marlienebastien_fc.jpgDomestic violence is a problem in all communities, and has been for some time. 

On Dec. 20, 1993, The U.N. General Assembly designated Nov. 25 as the International Day for the Elimination of Violence Against Women. Members invited international and non-governmental organizations to hold activities and raise public awareness of domestic violence.

The importance of this action became paramount after the bestial 1960 assassination of three sisters (named the Mirabal sisters) from the Dominican Republic, on order of their ruthless leader, Rafael Trujillo.

In Miami-Dade, Broward, Monroe and Palm Beach counties, not one month passes without us reading about a husband killing his wife, or a horrendous murder-suicide case.  Most of the victims are women and children. That’s not to say that violence does not impact men.

Our community seems desensitized. The story of a husband or partner murdering his entire family then killing himself – or trying to do so – leave most of us untouched, unshaken.  Not a tear is shed for this woman’s shattered dream, not a concern for the children who will never grow up. No outcry from our leaders, policy makers, families or impacted communities. 

As the economic crisis worsens, social scientists predict more ills to befall our families. In times of war (at home or throughout the country), there is a constant, no matter where it is brewing:
Women and children are the most impacted.  In our center, we’ve seen an increase in both spousal and child abuse.  Public schools seem to be at their wits’ end dealing with violent, troubled children. 

Teachers who should focus on lesson plans and educating our youth prepare their school days as if they are going into a battle field.  They must have a survival plan to complete their teaching day unharmed.  In school, children replicate what they witness in their home environment.

Batterers always have an excuse to explain their actions. They say, “I had a bad day at work’’ or “I was drunk.’’

The victims enable them.  They internalize and reinforce the same poor excuses: “My husband/partner loves me,’’ they might say. Or, “He hurts me only when he is under the influence.’’

Ladies, this is a hoax.  Your husband/partner beats on you because he knows he can.  Drunk or not, he will not stand in the middle of the road and be run over by a truck.  He will not attack someone twice his size, his boss, or a police officer. He beats on you because he can and you let him. It is about control.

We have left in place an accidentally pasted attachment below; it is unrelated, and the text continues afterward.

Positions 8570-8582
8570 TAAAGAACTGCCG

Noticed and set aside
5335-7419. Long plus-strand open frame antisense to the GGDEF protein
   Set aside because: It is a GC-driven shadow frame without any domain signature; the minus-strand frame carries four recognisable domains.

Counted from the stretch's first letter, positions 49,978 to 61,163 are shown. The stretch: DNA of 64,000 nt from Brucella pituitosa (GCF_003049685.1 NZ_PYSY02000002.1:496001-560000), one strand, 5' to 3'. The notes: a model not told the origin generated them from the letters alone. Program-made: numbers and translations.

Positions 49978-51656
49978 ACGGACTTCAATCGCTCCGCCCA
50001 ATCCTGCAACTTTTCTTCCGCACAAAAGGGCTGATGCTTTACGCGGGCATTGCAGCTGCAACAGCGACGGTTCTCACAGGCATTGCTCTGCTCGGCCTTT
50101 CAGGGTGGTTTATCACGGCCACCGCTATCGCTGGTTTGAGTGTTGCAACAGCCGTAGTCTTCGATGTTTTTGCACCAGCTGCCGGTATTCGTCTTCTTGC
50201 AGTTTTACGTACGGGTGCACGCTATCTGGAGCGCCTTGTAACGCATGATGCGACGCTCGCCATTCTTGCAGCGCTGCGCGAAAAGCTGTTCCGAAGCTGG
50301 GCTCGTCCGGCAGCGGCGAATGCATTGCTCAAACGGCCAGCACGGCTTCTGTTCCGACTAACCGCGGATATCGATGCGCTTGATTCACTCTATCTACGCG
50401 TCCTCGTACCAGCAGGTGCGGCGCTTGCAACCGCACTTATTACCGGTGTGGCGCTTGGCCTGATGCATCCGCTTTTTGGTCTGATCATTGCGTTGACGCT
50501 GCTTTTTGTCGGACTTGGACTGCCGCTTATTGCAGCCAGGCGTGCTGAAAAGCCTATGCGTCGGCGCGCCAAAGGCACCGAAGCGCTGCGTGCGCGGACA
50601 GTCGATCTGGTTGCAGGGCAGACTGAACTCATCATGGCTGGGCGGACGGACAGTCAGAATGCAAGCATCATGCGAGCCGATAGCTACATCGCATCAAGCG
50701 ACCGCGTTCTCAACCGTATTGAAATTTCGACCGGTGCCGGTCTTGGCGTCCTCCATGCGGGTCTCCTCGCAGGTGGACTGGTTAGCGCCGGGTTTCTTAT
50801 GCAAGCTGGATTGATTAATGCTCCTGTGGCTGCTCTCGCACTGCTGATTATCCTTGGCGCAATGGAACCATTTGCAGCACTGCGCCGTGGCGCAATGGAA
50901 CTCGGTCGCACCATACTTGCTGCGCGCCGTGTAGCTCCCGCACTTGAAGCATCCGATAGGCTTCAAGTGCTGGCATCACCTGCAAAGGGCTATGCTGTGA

Why do women accept it?  Why do they continue to make excuses for chronic abusers?  Why don’t they leave?  We’ve heard the answers:  They don’t leave because of their children.  They worry about survival.  Their religion does not condone divorce. Marriage is for life.

In my culture, they say “nou se fanm, fok nou soufri, se kwa n-ap pote’’ (Creole for, “We are women, we must suffer, it is our cross to carry.’’)

Really!   In my 30 years of social work, I find that victims who stay longer are those with very poor self-esteem.  They have no self worth, a very poor image of themselves.

They may say, “He beats me because I failed him’’ or  “I did not prepare dinner on time’’ or “I was negligent, I deserved it.’’

Counseling is fruitless for these women unless they are able to develop a sense of self-worth.

Men who batter, on the other hand, believe that women are inferior.  Most men are raised in an environment where their ego is constantly stroked.  They are taught to believe in themselves. 
Even the less accomplished man is full of his importance. I experience this so many times during my constant travels.  I’ve been approached by undesirables in Nassau, Brussels, Switzerland and other places.

Last January, I confronted a man at a train station in Brussels who grabbed my arm to convince me to consider his offers after I ignored him completely for two minutes. The spirit of Toussaint L’Ouverture must have drummed into my head. I planted both my feet on the ground, squared my shoulders, and gave him the “get out of my face now” look.   He got the message.   He disappeared like smoke.

In the eight hours train ride to Switzerland, I mused over the incident.  I wondered why this toothless scoundrel thought that I could fall into his cunning trap!  Well, he is a man, thus full of his sense of superiority no matter how undesirable he appeared!

We can have as many days as we want to eliminate violence against women. But as long as we continue to raise our daughters to be victims, the violence will continue.

Marleine Bastien is the founder and executive director of Fanm Ayisyen Nan Miyami (FANM), or Haitian Women of Miami, Inc.